Recap 2014-07-29

Commentary:

The US Consumer Confidence survey asks whether respondents are likely to buy a home in the next six months. It is interesting to note that the series has fallen off, but remains at historically elevated levels:

This series tends to lag home price momentum, but it is interesting to note how strong it is now, especially relative to where it was during the housing bubble. Also interesting is the differential between those who expect incomes to increase vs decrease. It has been ticking higher, but is still at levels last seen in the prior two recessions:

The JPMorgan Treasury all clients survey shows the most outright shorts since July 24, 2006. However, the last time the longs vs shorts differential was at these levels was two weeks ago, and before that, in May:

GS: Historically, a simple and effective way to gauge the pace of economic activity on the Euro periphery has been to look at the PMIs, which have tended to explain between 70% and 80% of the variation in GDP growth. Since the escalation of the Euro area crisis in 2010, this link has broken down, however, with the PMIs over-predicting the pace of recovery on a pretty systematic basis… with this the case in all the important periphery countries (Spain, Ireland, Italy, Greece). Furthermore, we found that the predictive link from PMIs to growth continues to work for the core (Germany and France), which led us to speculate that perhaps it was something specific to the periphery – for example, financing constraints on firms as a result of ongoing stress among periphery banks – that has caused the relationship to break down.

There is little evidence that the disconnect between the PMIs and periphery growth has been abating. If we only look at the data that are new since our initial piece (Q3 2013 to Q1 2014), we find that the residuals have not been shrinking across the periphery. The average size of the residuals between Q3 2013 and Q1 2014 is -0.4 standard deviations for Italy (narrower), -1.3 standard deviations for Spain (wider), -1.1 standard deviations for Greece (narrower) and -1.4 standard deviations for Ireland (wider). There is little pattern across the periphery of these residuals becoming smaller, even though financial conditions in Spain have improved materially… While a reading of 50 may in pre-crisis days have indicated positive growth on the periphery, it today may only indicate flat growth, as the external financing constraints prevent better sentiment from translating into growth.

Notable:

  • US Consumer Confidence improved to 90.9 vs 85.4 exp and 85.2 prev
  • Japan Unemployment jumped to 3.7% vs 3.5% exp and prev. This may be an aberration, however, as the Job the Applicant Ratio ticked higher to 1.10 vs 1.09 exp and prev. Note that both measures were recently at the strongest levels in well over a decade.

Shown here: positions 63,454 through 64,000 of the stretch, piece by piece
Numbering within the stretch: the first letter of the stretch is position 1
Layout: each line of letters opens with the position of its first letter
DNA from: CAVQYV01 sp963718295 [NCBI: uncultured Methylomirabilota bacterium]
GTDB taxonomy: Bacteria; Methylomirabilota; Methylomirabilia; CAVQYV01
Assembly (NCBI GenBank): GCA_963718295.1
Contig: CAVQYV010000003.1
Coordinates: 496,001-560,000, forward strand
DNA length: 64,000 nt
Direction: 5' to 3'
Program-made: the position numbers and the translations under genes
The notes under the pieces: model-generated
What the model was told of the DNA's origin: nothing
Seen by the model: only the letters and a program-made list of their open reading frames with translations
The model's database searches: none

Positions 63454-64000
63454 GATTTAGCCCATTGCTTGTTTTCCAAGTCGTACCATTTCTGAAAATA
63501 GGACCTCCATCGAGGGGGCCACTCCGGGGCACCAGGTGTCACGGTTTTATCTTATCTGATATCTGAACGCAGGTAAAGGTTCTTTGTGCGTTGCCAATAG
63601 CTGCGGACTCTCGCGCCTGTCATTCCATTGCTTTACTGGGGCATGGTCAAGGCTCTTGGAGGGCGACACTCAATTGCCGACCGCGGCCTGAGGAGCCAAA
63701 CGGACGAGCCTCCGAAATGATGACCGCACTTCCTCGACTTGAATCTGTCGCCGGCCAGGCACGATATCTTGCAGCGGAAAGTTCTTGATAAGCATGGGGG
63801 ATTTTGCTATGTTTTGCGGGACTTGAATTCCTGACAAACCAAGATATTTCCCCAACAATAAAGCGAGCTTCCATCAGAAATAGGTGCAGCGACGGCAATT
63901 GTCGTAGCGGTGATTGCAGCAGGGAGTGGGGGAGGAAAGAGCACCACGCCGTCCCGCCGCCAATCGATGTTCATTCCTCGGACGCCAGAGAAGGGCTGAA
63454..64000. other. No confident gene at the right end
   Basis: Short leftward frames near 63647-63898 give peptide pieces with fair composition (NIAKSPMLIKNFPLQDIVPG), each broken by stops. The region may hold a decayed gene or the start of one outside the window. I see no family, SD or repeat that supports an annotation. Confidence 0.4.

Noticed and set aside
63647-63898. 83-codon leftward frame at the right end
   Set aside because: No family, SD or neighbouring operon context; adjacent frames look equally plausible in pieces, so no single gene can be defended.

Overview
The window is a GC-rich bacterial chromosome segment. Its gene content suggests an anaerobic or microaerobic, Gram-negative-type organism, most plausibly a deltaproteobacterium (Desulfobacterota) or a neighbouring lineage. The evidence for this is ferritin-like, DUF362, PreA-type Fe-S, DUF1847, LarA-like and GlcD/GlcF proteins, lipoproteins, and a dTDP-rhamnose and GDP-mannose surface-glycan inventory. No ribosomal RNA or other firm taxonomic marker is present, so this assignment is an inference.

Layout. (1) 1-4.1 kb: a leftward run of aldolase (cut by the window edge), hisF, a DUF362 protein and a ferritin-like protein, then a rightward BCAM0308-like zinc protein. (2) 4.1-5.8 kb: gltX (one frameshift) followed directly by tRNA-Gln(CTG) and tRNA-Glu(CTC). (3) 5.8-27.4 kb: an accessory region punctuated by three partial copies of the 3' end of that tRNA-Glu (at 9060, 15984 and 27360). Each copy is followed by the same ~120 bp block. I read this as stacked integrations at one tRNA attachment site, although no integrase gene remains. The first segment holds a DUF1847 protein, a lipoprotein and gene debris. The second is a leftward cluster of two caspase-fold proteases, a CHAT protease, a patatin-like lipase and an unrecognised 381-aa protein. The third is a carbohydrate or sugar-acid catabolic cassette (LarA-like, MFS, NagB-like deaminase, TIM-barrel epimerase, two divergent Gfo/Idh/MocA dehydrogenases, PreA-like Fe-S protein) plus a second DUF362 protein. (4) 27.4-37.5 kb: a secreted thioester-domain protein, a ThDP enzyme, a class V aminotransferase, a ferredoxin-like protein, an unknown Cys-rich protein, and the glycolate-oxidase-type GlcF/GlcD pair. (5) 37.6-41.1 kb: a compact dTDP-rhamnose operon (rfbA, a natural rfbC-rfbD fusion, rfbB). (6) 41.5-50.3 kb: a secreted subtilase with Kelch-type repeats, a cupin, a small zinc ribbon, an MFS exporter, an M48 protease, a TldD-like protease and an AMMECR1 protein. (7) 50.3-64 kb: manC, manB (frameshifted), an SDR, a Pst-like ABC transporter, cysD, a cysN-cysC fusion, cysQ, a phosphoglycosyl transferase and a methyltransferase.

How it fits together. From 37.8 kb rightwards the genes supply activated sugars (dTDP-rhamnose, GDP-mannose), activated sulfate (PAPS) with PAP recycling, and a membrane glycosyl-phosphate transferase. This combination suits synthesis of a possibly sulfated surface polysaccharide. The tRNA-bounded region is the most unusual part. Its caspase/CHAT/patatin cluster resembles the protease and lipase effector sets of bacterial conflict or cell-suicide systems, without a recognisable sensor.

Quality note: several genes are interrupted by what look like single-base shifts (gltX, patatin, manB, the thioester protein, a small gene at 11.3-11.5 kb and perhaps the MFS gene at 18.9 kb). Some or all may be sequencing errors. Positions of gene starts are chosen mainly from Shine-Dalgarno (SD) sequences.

• Deutsche Bank Q2 stated pre-tax profit of €917mn is adjusted to strong clean pre-tax profit of €1,929mn (JPMe €1,701mn clean). Basel 3 CET1 fully loaded ratio at 11.5% up from 9.5% in Q1 14 (of which 2.5% driven by capital raise).
  • The China Electricity Council cut its 2014 demand-growth forecast to between 5.5% and 6.5%, from 6.5% to 7.5% – Bloomberg
  • Ukraine’s military is heading towards victory over rebel forces. While most of the focus has been on Russia’s supplies of sophisticated weaponry (inc the missile used to down the Malaysia Air plane), Ukraine’s military has enjoyed a series of battlefield victories and is close to delivering a knock-out blow against rebel forces. Donetsk is the last big revel stronghold and Ukraine is said to be preparing to weaken the city before launching an assault. Russia is still a wild card – as the rebels head towards defeat Moscow could accelerate its shipments of aid and weaponry – FT
  • a group of Argentina’s creditors who accepted restructured debt following a ’01 default have agreed to waive a clause that will help the government negotiate w/hold-out debt holders. This clause is widely believed to be the main obstacle preventing Argentina from striking a deal w/hold-outs. FT
  • High-touch equity trading is holding its own according to the WSJ. High-touch trading accounted for 55% of all equity volume in ’13, down only slightly from 57% in ’12 and 56% in ’11. Meanwhile, as overall market volumes shrink and liquidity thins, buy-side firms are conducting more of their business via high-touch (the present volume environment makes electronic trading more difficult). Buy-side firms say that one of the main advantages of high-touch trading is the ability to move a large block of stock w/o alerting or impacting the market. "As liquidity decreases, the attraction of high-touch trading increases," said Michael O’Brien, director of global trading at Eaton Vance. WSJ

Upcoming:

  • Tue: NZ Building Permits
  • Wed: France Consumer Confidence, GermanyCPI, US ADP, FOMC, UK GfK Consumer Confidence, AustraliaBuilding Approvals
  • Thu: Month End, Japan Housing Starts, EU Unemployment, CPI, US Jobless Claims, Chicago CPI, Australia PMI, China PMI,
  • Fri: EU PMI, US Employment, ISM
  • Mon: China Non-Mfg PMI, Australia Retail Sales, Turkey Inflation, EU PPI, AU Services PMI, Trade Balance
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